Updated June 30 to correct family names and some dates.
William "Kevin" Garlow Cody raced through his great-great-grandfather’s museum in LeClaire like a grown-up kid in a family lore candy store.
100-year-old tickets from Buffalo Bill’s Wild West and Congress of Rough Riders of the World.
50-year-old Daisy BB guns sold with a Buffalo Bill emblem on the stock.
Knives, buttons, badges and posters adorned with the iconic image of the man called the world’s first global celebrity by Britannica Encyclopedia.
“He wasn’t just one thing,” Kevin Cody said. “Think of all of his many known titles: Frontiersman. Showman. Pioneer. Trailblazer. Entrepreneur. To those of us who have more of a personal connection with him, he is also known as a family man with a big heart.
“He knew he wronged the Indians. He spent his whole life making up for it,” Kevin said.
Kevin and 37 Cody relatives visited Scott County June 16-19 for the International Cody Family Association’s biennial reunion.
Retired Orlando Sentinel photographer George Skene came from Florida. Bret and Christina Hubbs drove from California. Paul Cody brought his wife, Winnie, and boys Corbin and Calen from the Philippines.
The Codys have held reunions in Tucson, Ariz., Vancouver, British Columbia, and Calgary, Alberta. The group went to the gravesite and museum in Golden, Colo. Four times, they’ve visited Cody, Wyo., home of Buffalo Bill Center of the West.
This was the first visit to LeClaire. None of the family members had ever visited Iowa.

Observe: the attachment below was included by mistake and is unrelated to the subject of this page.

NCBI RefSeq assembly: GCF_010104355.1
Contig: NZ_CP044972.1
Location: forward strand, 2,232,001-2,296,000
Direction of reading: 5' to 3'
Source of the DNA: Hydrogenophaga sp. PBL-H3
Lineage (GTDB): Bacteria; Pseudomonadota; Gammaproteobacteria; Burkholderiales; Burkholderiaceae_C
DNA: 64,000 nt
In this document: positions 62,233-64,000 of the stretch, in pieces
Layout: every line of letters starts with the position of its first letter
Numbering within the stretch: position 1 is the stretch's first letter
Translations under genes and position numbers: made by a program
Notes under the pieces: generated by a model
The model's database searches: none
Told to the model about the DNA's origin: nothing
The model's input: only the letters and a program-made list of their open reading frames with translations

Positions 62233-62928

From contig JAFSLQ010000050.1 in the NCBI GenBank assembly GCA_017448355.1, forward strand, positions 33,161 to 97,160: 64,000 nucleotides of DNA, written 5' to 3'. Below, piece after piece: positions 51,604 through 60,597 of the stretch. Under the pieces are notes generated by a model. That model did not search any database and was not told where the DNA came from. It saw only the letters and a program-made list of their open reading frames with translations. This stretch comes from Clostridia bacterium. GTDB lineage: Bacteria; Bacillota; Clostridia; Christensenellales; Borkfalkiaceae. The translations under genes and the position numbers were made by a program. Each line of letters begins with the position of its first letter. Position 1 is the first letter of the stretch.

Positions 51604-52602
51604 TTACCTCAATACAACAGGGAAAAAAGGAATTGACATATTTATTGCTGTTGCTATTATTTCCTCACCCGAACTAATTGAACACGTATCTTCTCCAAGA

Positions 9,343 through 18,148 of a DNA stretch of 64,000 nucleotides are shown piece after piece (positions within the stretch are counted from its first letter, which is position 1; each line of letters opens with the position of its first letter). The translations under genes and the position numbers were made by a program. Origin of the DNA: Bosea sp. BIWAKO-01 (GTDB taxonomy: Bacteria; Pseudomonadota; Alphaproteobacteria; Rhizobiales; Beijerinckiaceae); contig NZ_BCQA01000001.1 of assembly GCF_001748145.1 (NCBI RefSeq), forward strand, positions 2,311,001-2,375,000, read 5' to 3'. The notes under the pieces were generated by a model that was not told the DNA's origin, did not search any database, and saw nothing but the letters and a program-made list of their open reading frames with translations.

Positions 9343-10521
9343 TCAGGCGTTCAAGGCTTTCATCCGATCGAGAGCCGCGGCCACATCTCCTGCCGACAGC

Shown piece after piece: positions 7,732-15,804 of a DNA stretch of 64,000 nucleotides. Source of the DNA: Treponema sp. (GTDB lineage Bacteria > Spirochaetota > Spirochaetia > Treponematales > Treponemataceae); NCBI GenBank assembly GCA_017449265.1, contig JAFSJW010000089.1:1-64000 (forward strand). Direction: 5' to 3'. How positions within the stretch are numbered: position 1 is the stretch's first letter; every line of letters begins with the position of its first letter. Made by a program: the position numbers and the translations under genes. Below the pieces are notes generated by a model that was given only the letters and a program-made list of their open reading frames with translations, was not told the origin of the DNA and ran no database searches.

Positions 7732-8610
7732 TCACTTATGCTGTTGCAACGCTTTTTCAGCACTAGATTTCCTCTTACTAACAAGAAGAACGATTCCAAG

Buffalo Bill spent 45 years in a show celebrating about a dozen years as a western explorer, government buffalo hunter and army scout, mostly for the U.S. Fifth Cavalry’s mission to move Indians from land west of the Mississippi River.
His Iowa history is short. It began with his Feb. 26, 1846, birth, and ended seven years later when his family moved to Kansas.
Bill’s father, Isaac, had followed brother Philip and family to Scott County. Philip Cody’s wife was related to Andrew Logan, who had launched a Davenport newspaper. The Cody family settled in a Scott County cabin for a time. That LeClaire riverfront shack was dismantled and moved to Cody, Wyo., in 1933, where it remains on display.
Isaac Cody was hired to build a home and start a farm for the Breckenridges, the family of a wealthy landowner, who died before the home was complete.
That is the home maintained by Scott County taxpayers as the Buffalo Bill Cody Homestead, at 28050 230th Ave., complete with two resident buffalo.
One of them, Loco, ambled out of the shade long enough Saturday for the Codys to take photos during their June 18 tour of the homestead.
Inside, family members snapped countless photos of rooms furnished to replicate their ancestor’s childhood home.
The homestead gift shop displays souvenirs beneath a massive mounted buffalo head. Five-year-old Calen Cody stared up at the mount and asked, “Where’s the rest of it?”